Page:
Culture

Mother’s Pride

November 16 is Mother’s Day in the Democratic People’s Republic of Korea.

On this day, like all other families in the country, Ryang Yong Sop and O Myong Hui living in Kwangsok-dong, Wonsan, greet their children and grandchildren who come home to congratulate them on the day.

Acknowledging the family members, O Myong Hui, hostess of the family, recalls the past with deep emotion.

O is a chief nurse at the Wonsan Municipal Hospital No. 1, though she is well over the pension age.

She was a girl of small build, so when she became a mother and carried her baby on her back, some joked that she looked like a sister carrying her younger brother.

But she was proud of being a mother and strengthened her resolve to bring up her children to be fine.

She was always busy tending four children, three sons, and a daughter.

However, she never missed a chance of instructing her children to listen to their teachers, respect the seniors and promote harmony with mates. And when they were grown up, she placed all of them at the posts of national defence.

Even after they started their families and became officials in the public health and educational sectors and when they are held dear and respected by the collective and comrades, mother is never free from worries about her children.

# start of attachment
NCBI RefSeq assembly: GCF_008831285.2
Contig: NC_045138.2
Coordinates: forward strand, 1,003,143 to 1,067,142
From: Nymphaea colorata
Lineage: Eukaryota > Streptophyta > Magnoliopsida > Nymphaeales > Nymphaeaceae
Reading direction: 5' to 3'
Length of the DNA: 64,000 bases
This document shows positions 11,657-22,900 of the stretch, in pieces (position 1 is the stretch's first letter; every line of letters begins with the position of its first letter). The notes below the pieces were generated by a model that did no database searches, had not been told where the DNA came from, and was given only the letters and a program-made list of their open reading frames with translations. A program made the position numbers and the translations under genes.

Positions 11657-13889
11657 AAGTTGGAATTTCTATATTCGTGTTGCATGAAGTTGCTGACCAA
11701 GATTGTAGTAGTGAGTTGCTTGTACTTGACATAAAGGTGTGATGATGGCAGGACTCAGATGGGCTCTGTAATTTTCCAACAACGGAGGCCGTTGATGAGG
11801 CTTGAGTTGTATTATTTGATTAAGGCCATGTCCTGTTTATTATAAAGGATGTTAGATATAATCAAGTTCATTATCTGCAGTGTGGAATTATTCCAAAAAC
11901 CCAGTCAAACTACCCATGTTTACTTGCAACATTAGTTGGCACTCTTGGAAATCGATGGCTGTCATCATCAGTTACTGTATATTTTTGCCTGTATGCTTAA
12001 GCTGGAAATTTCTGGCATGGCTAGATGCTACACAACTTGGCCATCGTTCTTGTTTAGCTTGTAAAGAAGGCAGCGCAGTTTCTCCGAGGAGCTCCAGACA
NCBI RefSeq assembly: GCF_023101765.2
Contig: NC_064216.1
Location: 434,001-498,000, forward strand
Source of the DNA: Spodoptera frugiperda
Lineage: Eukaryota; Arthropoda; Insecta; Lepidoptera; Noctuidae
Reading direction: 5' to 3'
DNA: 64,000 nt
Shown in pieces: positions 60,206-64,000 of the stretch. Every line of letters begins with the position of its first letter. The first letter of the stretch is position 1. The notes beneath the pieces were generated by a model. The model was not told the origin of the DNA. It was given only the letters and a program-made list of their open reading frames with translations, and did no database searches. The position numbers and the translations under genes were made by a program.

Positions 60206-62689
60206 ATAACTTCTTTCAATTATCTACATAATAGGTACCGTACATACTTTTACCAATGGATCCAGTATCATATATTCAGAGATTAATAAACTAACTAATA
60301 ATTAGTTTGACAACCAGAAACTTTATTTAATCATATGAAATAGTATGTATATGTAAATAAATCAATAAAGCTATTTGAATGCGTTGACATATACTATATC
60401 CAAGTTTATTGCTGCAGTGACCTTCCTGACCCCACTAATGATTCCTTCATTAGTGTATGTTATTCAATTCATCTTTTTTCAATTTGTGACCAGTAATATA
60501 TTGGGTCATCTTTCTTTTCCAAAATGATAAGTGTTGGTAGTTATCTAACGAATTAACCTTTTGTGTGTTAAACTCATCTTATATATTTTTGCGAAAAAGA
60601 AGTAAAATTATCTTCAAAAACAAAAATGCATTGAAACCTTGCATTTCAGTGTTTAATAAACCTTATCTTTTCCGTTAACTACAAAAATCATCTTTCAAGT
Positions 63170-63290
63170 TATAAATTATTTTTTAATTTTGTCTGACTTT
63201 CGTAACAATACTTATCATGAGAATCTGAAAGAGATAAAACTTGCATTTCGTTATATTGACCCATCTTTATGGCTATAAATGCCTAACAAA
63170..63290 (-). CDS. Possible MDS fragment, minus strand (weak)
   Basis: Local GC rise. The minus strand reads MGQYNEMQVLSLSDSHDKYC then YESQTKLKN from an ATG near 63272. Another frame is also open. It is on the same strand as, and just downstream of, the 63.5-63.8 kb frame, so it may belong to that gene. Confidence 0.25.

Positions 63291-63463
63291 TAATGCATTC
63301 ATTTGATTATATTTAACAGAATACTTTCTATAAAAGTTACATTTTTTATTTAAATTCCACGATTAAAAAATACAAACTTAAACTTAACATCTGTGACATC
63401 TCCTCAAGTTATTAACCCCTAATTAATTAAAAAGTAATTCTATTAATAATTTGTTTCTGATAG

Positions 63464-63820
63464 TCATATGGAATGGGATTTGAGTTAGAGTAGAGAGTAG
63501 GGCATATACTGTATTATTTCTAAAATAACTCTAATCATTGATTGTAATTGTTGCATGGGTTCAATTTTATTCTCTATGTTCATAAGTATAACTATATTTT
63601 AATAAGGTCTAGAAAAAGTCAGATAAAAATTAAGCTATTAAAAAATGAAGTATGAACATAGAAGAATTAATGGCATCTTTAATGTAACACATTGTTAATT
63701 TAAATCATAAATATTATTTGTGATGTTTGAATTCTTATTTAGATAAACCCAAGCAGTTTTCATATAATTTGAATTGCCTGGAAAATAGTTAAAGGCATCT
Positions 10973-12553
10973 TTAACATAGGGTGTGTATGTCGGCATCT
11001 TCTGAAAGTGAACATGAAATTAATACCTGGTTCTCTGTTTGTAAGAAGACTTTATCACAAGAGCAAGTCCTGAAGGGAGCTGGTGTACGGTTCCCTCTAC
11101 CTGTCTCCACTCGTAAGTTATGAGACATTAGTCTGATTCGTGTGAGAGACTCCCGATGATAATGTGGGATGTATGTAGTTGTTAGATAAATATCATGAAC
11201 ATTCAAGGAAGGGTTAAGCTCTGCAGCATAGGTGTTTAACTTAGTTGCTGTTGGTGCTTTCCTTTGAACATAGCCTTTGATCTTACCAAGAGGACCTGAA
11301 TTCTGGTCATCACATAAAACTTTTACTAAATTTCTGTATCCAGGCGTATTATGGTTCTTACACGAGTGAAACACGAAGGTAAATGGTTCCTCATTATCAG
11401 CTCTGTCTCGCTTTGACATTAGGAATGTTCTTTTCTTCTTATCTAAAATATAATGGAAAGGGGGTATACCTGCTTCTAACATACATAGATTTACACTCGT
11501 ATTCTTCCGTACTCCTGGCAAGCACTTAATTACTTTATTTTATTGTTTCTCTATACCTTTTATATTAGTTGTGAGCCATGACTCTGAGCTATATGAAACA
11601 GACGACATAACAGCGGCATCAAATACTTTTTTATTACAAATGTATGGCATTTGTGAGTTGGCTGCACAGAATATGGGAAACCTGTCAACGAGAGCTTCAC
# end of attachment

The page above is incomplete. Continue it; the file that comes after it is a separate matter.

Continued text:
Ryang Kum Sok, the eldest son, works as a head of the Panghasan Polyclinic in Wonsan.

This day he looks back on the past years when they were little.

Whenever their mother hurried to the hospital even on Sundays and red-letter days to attend to emergency operations and nurse critical cases, they felt reproachful of her leaving them along. As days went by, however, they became aware that mother cherished same affection for her own children and the patients.

Working as a nurse since the mid-1960s O participated in more than 55,000 operations and nursed back to health 15,000 patients and 1,800 in critical conditions.

She was honoured with the title of socialist patriot of merit in 2006.

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